Sunday, June 06, 2004

a brief introduction to Walzer's jus ad bellum

The hardest part of understanding Michael Walzer's theory of jus ad bellum is trying to figure out why so many people use such an obscure Latin term to describe it. The dictionary will tell you that jus ad bellum is "a set of criteria that are consulted before engaging in war in order to determine whether entering into war is justifiable." But this dressed-up Latin vocabulary is more confusing than it is helpful, and often it comes pre-packaged with centuries-old laws of war that add little to Walzer’s own position. Walzer’s argument is much more clear and straightforward: it gives us grounds to say which wars are right and which ones wrong.

The first step to Walzer’s theory is to make a fundamental assumption: that the fair and efficient way to establish limits on the policies of each country is to introduce international rules of law. Countries that violate these rules can then fairly be labeled as “in the wrong” in any military conflict; they can be viewed as the authors of an unjust war and punished accordingly. It would be foolish to expect each government to independently and permanently renounce military action; international legal rules have in fact proven themselves a beneficial method of “smoothing out” the relations between countries and preventing, or limiting, the many costs of war. In the absence of rules, war becomes more frequent and more vicious; rules become the acknowledged boundary between decent relations and brutality. They do not have the same degree of legal clarity as domestic laws, but these rules of war have the same purpose, which is to announce the ultimate limits on each country’s freedom in its foreign policies and help us to distinguish decent foreign policies from brutal.

In the next step, Walzer builds his theory by laying down two of its central concepts. The principle of nonintervention is the rule that actually tells us when a given country has violated the laws of war. The principle is widely accepted in international law and politics, and its content is quite obvious. In effect the principle draws moral boundaries between political communities: to violate nonintervention is to engage in aggressive war, which is always wrong, always blameworthy and punishable. The notion of self-determination that supports this principle and makes it convincing is not as clear and obvious, and therefore needs to be utilized more carefully. The notion is often interpreted in two conflicting ways: as referring to the full expression of a country’s national will, such as when we say about democratic country that it’s government is “by the people”; or as a term for a society “not-interfered with” by colonizing foreigners or aggressive neighbors.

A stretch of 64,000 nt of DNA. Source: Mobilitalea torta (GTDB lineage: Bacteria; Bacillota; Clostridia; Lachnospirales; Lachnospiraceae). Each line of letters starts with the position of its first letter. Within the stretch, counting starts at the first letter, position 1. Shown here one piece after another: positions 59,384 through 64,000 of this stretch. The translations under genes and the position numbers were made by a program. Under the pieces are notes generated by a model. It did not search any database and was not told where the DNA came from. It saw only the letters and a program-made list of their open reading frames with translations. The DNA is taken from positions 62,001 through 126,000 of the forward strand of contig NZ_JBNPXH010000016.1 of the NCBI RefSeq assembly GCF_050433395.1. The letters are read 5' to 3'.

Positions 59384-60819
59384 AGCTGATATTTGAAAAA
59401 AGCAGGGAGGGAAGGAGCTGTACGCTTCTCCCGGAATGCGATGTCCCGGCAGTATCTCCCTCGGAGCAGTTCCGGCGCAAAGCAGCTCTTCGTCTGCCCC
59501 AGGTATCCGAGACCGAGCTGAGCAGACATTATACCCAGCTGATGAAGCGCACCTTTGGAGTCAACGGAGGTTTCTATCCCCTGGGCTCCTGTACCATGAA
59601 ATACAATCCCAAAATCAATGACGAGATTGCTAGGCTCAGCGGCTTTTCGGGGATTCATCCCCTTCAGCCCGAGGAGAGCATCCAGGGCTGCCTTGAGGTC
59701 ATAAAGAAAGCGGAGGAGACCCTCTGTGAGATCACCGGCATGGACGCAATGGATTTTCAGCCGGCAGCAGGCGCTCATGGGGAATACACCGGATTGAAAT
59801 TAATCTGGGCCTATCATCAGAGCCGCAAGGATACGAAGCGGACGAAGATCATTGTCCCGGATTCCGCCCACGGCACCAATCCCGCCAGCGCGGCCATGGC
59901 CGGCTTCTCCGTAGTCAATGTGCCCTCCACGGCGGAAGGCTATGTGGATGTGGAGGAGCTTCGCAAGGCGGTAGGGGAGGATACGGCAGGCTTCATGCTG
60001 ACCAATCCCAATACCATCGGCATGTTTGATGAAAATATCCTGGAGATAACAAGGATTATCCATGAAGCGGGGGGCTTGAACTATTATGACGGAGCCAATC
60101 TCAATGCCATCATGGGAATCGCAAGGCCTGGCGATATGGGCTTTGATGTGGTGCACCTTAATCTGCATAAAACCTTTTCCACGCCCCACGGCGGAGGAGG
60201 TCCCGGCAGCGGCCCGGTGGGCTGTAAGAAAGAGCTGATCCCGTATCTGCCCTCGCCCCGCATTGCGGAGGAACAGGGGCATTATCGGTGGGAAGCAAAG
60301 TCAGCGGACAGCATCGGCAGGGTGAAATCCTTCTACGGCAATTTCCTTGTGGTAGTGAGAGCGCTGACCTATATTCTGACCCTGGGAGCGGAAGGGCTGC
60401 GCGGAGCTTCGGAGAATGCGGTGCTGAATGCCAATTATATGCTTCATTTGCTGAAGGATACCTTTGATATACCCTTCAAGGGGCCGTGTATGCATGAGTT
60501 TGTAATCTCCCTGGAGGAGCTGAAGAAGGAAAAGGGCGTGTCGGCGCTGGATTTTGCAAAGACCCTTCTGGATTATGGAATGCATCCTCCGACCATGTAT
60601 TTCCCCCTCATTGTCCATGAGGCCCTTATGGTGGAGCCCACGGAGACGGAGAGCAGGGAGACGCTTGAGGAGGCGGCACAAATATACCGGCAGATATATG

For Walzer, the second interpretation of self-determination is clearly the appropriate one. To advance the first would be to suggest the principle of nonintervention should prohibit attacks on all democratic societies while leaving non-democratic countries exposed. Such a rule would not just be unpopular among non-democratic countries, it would be wrong, for it is patently unjust to design or “rig” the system to protect one kind of society against the ravages of military attack. It would be self-defeating to interpret self-determination in this “exclusive” way, since we know that each democratic society developed its own political traditions independently, through a continuing process of internal conflict and balancing of interests. It would be a mistake to imagine that societies possessing strong and true liberties have always been so fortunate; it is precisely the process of internal self-development that enables democratic countries to establish free and representative institutions. Therefore all countries—including both democratic and developing ones—deserve the protection supplied by the principle of nonintervention.

Furthermore, since it would become permissible based on the exclusive interpretation for a democratic country to use force in a non-democratic country solely for purposes of political reform, to think about self-determination and nonintervention exclusively it would be not only be self-defeating but coercive. There is obviously an element of “self-help” in this idea of nonintervention, and this element has thrown off several critics of Walzer whose aim it is to provide moral reinforcement for the rules of going to war. Critics have argued that Walzer’s principle of nonintervention potentially ignores the voices of those who live under non-democratic and oppressive regimes. These persons might prefer foreign intervention to prolonged domestic oppression; they might not find Walzer’s arguments about the self-defeating and coercive nature of “exclusive nonintervention” so convincing.